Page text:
Jim Foster

Jim is surrounded by cymbals, toms, and other drum equipment.

Jim brought a large drum set to the Carleton College 2001 Mid-Winter Dance.

Hear Jim's drum fills on "Waltzing Matilda".

Hear Jim play electronic drums on "Sing, Sing, Sing".

Seated at his drum set, Jim concentrates on the music. The CTV15 crew caught Jim in action on stage during the videotaping of a concert at Concordia Academy.

Role in Roseville Big Band: 

Drums (initially saxes, then valve trombone, drums, and guitar; ten years on electric bass, and the rest on drums, starting in July, 1987)

Member since: 

1977 through 2003; then rejoined in 2014

Occupation: 

Retired software engineer

Jim has been featured with the Roseville Big Band as a solo euphonium player and vocalist. He has used another of his talents as the voice of Igor, the scientist's assistant (who sounds much like Peter Lorrie), in the band's rendition of Monster Mash.

In past years Jim has played drum set in the pit band for variety shows by the Silvertones, a Minneapolis women's singing group, occasionally imitating Elvis and doing other singing in the shows.

Jim has also played baritone horn, trumpet, bass trombone, and bassoon with the Roseville Community Band, including playing baritone horn with other alumnae on the final selection in the band's 50th anniversary concert. On one memorable concert at Roseville Area High School, Jim and Glen Newton were the two bassoonists. The program included a tribute to Walt Disney, which ended with the Mickey Mouse March, and at the end of the march, the audience could see rubber gloves with Mickey Mouse faces painted on them emerging from the tops of both bassoons! Jim and Glen had pre-loaded their instruments' bells with the gloves, rubber-banded in place, and when they sustained the low B-flat at the end of the march, there was no place for the air to go but into the gloves, inflating them and waving at the audience.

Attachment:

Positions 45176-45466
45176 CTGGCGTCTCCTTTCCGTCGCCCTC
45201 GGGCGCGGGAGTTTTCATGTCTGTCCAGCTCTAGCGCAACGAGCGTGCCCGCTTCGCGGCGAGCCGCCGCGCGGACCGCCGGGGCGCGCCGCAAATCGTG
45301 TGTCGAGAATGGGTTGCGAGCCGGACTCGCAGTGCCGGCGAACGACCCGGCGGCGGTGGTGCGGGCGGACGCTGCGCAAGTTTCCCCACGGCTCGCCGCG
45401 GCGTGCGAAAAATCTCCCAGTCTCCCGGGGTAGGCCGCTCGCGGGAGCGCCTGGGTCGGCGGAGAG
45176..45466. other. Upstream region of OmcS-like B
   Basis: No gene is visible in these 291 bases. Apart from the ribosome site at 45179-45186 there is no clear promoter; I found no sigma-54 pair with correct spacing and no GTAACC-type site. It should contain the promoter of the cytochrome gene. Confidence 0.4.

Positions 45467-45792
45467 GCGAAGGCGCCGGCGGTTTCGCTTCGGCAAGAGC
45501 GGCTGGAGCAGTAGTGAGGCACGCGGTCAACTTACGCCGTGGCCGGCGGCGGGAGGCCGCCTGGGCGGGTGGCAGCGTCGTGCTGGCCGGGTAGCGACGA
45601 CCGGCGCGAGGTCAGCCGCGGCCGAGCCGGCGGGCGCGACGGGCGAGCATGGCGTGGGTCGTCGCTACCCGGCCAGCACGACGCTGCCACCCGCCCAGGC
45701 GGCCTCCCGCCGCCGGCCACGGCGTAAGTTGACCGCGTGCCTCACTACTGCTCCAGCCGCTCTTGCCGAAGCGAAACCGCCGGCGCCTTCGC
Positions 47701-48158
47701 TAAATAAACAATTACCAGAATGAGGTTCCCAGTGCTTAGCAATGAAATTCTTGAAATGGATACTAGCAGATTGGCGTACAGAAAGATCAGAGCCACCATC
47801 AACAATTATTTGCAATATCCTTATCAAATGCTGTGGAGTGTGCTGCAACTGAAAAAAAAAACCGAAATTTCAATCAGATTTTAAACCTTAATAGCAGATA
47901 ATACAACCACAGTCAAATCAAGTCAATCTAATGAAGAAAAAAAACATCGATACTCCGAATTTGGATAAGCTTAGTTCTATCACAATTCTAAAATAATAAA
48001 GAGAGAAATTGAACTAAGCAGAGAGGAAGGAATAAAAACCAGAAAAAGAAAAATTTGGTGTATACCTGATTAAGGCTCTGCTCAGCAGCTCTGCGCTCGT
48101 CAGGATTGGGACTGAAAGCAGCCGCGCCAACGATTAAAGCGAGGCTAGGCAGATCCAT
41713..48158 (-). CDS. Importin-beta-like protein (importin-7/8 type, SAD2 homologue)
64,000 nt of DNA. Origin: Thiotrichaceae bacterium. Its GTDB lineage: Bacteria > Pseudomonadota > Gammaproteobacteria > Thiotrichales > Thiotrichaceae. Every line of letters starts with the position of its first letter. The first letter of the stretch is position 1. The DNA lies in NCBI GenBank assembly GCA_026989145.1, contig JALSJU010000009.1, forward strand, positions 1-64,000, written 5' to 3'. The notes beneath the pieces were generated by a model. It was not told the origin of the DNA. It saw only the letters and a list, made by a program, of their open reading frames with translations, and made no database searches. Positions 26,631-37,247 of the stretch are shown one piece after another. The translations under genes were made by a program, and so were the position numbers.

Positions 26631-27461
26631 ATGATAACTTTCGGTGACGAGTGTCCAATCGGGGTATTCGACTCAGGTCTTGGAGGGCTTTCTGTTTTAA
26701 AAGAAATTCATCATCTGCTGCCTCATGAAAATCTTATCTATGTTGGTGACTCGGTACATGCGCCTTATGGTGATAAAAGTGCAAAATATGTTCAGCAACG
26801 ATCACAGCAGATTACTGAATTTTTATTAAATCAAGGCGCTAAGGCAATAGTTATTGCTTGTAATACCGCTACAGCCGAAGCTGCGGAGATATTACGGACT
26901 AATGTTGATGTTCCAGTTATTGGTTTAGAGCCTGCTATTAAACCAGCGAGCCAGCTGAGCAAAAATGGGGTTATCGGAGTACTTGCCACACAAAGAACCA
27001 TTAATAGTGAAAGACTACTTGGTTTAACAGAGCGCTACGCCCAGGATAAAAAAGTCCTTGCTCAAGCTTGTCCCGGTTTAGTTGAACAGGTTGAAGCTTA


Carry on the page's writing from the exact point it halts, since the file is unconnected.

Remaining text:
Jim has often played euphonium in the annual TubaChristmas concerts conducted by Roseville Big Band alumna Carol Jensen.

In 2001, Jim added synthesized drum sounds, triggered by an array of electronic drum pads, to his instrumental arsenal. Dancers who heard the band play "Sing, Sing, Sing" often heard Jim play the tune "Christopher Columbus" as orchestral hits* on the pads in the middle of his free-form solo on the song.

Through his skills in eBay trading, Jim helped the band acquire its sound system and timbales.


*In this context an "orchestral hit" is a sound sample of an orchestra playing a staccato note or chord. The orchestral hits Jim uses have a rich timbre and no definite major or minor tonality, sounding like a full orchestra (or at least the electronic equivalant) playing a unison spread over several octaves, in a room with a lot of reverberation. By configuring the drum pads, he can have one pad trigger an "A", another a "C", and others "D", "D#", "E", and high "A", the notes needed to play "Christopher Columbus".

This page was last updated
Wednesday, November 12, 2014.


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